Mode 5 is all about finding the best tools to make your team as productive and effective as possible. There are tools for everything – from project management and virtual communication to ad planning and analytics. The key, is to find the tools that work for your teams and projects and integrate them into your daily workflow.

Since there are so many different types of tools out there, let’s focus on a few we like for project management. The goal of your suite of management tools should be to keep the team on track and clients updated on the status of the project. Here is a brief intro to a few of our favorites.

Now on its 3rd major release, Basecamp is a great tool for project updates, file sharing, and to-do tracking. For every client, we set up a Basecamp project, provide a written introduction for our team, share all important files (logos, brand guidelines, etc.), and set up our work schedule. From there, we use Basecamp as our main tool for client communications. Since everything is organized in discussions, it’s easy to find the information you need at any point in the project. Through much trail and error, we’ve found Basecamp to be most effective for large client updates instead of daily internal chatting about a specific deliverable or question.

Slack came on the scene in a big way in 2015 and became the daily tool we rely on most for project management. We set up each client with its own channel and invite all assigned team members to participate. Every day, we can ask questions, chat about ideas or discuss any roadblocks the team is running into. Slack combines the convenience of instant messaging with the transparency of being able to discuss things as a group.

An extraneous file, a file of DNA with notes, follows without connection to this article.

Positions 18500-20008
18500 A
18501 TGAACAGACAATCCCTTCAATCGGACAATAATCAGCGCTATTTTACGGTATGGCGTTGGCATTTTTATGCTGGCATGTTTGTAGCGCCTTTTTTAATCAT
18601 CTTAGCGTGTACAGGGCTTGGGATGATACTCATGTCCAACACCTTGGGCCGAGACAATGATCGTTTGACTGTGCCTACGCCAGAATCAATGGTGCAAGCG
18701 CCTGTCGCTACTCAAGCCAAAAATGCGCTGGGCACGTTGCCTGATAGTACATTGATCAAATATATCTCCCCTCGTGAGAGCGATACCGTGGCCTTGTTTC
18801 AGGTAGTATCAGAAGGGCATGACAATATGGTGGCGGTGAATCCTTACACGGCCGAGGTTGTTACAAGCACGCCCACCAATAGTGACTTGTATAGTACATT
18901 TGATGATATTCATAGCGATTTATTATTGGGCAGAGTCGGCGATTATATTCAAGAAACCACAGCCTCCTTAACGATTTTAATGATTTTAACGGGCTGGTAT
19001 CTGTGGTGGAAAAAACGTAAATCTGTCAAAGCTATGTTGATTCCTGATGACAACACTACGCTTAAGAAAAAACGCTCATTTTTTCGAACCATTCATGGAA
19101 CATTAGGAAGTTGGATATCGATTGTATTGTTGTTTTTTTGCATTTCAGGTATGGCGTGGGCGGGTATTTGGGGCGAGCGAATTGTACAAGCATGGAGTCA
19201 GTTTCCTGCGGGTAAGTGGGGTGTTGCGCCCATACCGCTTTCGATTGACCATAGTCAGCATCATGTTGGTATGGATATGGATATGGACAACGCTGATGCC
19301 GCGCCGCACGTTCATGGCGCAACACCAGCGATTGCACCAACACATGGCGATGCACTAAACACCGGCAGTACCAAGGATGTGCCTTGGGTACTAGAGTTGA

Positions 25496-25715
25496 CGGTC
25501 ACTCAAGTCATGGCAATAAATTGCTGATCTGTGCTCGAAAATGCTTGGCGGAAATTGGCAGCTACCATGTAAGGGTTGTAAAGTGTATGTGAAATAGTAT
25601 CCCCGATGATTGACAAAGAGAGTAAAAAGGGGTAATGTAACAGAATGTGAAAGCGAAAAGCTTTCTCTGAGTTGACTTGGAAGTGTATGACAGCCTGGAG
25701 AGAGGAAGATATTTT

Another tool that rose to prominence in 2015 was Invision. In the last year, Invision has become the only way we share design with clients. Since it allows you to easily create clickable prototypes, clients can click through the site design and leave comments. All without any development being done. If your design team is not using Invision yet, we highly recommend it.

Once we get into development, we use Trello to organize all tasks, no matter how small or large. Each section of the site gets its own cards with checklists. This has been a great tool for our developers to have a clear view of the work ahead. Once a task is handled, it is moved to a Review group for another team member to QA. If it passes QA, it moves on to the Completed group. If not, it goes back to the In-Progress section (with detailed notes) for the developer to address again. We typically do not provide clients with access to Trello but use it more as an internal tool.

Know another great tool we should be using for project management? Leave it in the comments and we’ll check it out.